Discrepancies between clinical and autoptic diagnoses in Italy: evaluation of 879 consecutive cases at the "Policlinico of Bari" teaching hospital in the period 1990-2009



Sara SblanoI; Alessandra ArpaioI; Fiorenza ZottiII; Andrea MarzulloIII; Alessandro BonsignoreI; Alessandro Dell'ErbaII

IDipartimento Interdisciplinare di Medicina, Sezione di Medicina Legale, Università di Bari "Aldo Moro", Bari, Italy
IIUnità di Gestione del Rischio Clinico, Policlinico di Bari, Bari, Italy
IIIDipartimento di Emergenza e di Trapianti d'Organo, Sezione di Anatomia Patologica, Università di Bari "Aldo Moro", Bari, Italy

Address for correspondence




INTRODUCTION: In spite of the benefits of autopsies, there has been in recent years a drastic decline in the number of autopsies performed, mainly due to an apparent unattractive cost-benefit ratio and fears of the medico-legal consequences.
MATERIAL AND METHODS: A retrospective study was conducted on the reports of all the 879 consecutive autopsies performed at "Policlinico of Bari" from 1990 to 2009.
RESULTS: All clinical diagnoses were compared with autopsy findings showing 558 concordant diagnoses (most of all neoplasms); 123 certain discordant diagnoses (69 of them with potential impact on survival, such as acute myocardial infarctions, pulmonary thromboembolisms, internal haemorrhages, surgery complications, aortic aneurism ruptures, and so on); 116 uncertain discrepant diagnoses; 82 unclear diagnoses.
CONCLUSIONS: The rate of discrepancy allows the authors to hypothesize that a better diagnostic assessment could lead to a different outcome. In terms of risk-management this negative performance needs to be carefully analysed and requires a comprehensive audit of all services provided. In this sense, the authors underline the crucial importance of autopsy as an essential tool to address unresolved clinical questions and highlight previously undiagnosed medical conditions.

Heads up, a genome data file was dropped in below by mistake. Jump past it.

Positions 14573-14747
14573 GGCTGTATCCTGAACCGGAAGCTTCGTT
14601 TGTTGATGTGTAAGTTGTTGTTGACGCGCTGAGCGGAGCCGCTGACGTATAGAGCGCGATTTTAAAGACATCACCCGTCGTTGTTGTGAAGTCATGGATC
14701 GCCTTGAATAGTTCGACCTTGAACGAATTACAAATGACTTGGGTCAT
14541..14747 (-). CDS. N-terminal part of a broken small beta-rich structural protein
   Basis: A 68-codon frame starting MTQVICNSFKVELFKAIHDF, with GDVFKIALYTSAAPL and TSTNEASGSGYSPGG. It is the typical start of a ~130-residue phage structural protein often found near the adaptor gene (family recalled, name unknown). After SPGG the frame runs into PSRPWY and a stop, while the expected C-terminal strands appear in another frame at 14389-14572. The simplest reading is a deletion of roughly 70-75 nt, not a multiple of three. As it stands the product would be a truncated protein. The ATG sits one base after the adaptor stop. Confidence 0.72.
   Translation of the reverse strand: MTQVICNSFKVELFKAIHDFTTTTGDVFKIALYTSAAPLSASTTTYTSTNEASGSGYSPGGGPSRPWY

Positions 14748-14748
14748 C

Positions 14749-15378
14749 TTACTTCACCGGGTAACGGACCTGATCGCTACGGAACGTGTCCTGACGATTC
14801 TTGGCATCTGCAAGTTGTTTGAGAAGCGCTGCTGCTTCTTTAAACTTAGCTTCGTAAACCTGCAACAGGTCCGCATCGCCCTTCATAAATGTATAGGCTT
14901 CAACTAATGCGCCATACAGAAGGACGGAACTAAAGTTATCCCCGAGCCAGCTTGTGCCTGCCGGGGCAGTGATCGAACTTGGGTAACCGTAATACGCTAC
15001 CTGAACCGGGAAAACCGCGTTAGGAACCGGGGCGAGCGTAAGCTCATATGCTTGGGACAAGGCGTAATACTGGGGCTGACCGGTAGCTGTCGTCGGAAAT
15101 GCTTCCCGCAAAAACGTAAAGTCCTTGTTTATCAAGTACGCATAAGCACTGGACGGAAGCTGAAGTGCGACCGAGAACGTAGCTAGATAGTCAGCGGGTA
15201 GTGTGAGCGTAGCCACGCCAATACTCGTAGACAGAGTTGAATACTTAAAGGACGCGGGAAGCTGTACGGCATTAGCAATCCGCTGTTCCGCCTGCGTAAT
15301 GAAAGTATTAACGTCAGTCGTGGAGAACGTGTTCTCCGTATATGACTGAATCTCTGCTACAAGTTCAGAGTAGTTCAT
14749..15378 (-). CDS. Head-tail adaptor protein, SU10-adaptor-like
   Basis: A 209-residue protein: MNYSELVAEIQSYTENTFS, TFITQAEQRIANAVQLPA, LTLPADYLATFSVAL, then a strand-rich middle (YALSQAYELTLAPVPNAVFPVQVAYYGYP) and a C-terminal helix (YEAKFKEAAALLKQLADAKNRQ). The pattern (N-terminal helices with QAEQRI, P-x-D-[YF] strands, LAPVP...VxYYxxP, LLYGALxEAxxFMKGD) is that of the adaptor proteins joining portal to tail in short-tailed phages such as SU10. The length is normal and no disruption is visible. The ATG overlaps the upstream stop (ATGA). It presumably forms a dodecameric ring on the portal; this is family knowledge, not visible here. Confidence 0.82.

Key words: clinical diagnoses, autopsy findings, rate of discrepancy, quality control, risk-management




The importance of autoptic diagnosis probably dates back to the mid-18th century and particularly to De Sedibus et causis morborum per anatomen indagatis (1761) by Giovanni Battista Morgagni, described by Virchow as "the father of modern pathology" [1].

The autopsy, considered at the center of modern medicine [2], is an essential tool in addressing unsolved clinical questions and in highlighting previously undiagnosed pathological conditions. Furthermore, autopsy is a major driver for delivering quality improvements; indeed, close collaboration between clinicians and pathologists can generate improvements both in organizational systems and healthcare professionals' performance [3, 4].

In spite of the benefits of autopsies, there has been in recent years a drastic decline in the number performed: in the 1960s, the autopsy rate in Europe and the United States was around 60%, whilst today the figure stands in the region of only 10% [2, 5].

The reasons for this fall lie in improved diagnostic techniques, over-confidence in their effectiveness, an apparent unattractive cost-benefit ratio and fears of the medico-legal consequences of autopsies in general [2, 6].

Failure to carry out autoptic diagnoses certainly has epidemiological repercussions (mortality, morbidity, prevention campaigns) and is a major cause of incorrect diagnoses. In fact, a well-known discordance exists between clinical and anatomo-pathological diagnosis [6].

The authors analyzed this diagnostic discrepancy by carrying out a retrospective case study on 879 consecutive autopsies performed at the Department of Anatomical Pathology of the "Policlinico" Hospital in Bari, Italy.



A total of 879 autopsy reports performed from 1990 to 2009 at the Department of Anatomical Pathology of the University of Bari, Italy were examined in order to compare clinical and anatomic-pathological diagnoses. Autopsies of neonatal mortalities occurring within the first day of life were excluded. The autopsies were then subdivided by gender, age and year of autopsy, the latter being further broken down into five-year periods.

In the firs part of the study, the reports were subdivided on the basis of the concordance of clinical and pathological diagnoses using the classification proposed by Goldman [6]:

1) concordant diagnoses (CD); 2) certain discordant diagnoses (CDD), when the timing of hospitalization could lead to a correct diagnosis; 3) uncertain discrepant diagnoses (UDD), when a too short period of care made it impossible to reach a correct diagnosis; 4) unclear diagnoses (UD), when patients arrived already dead at the emergency room or when deaths were certified without a clinical diagnosis or were generically attributed to cardiac arrest.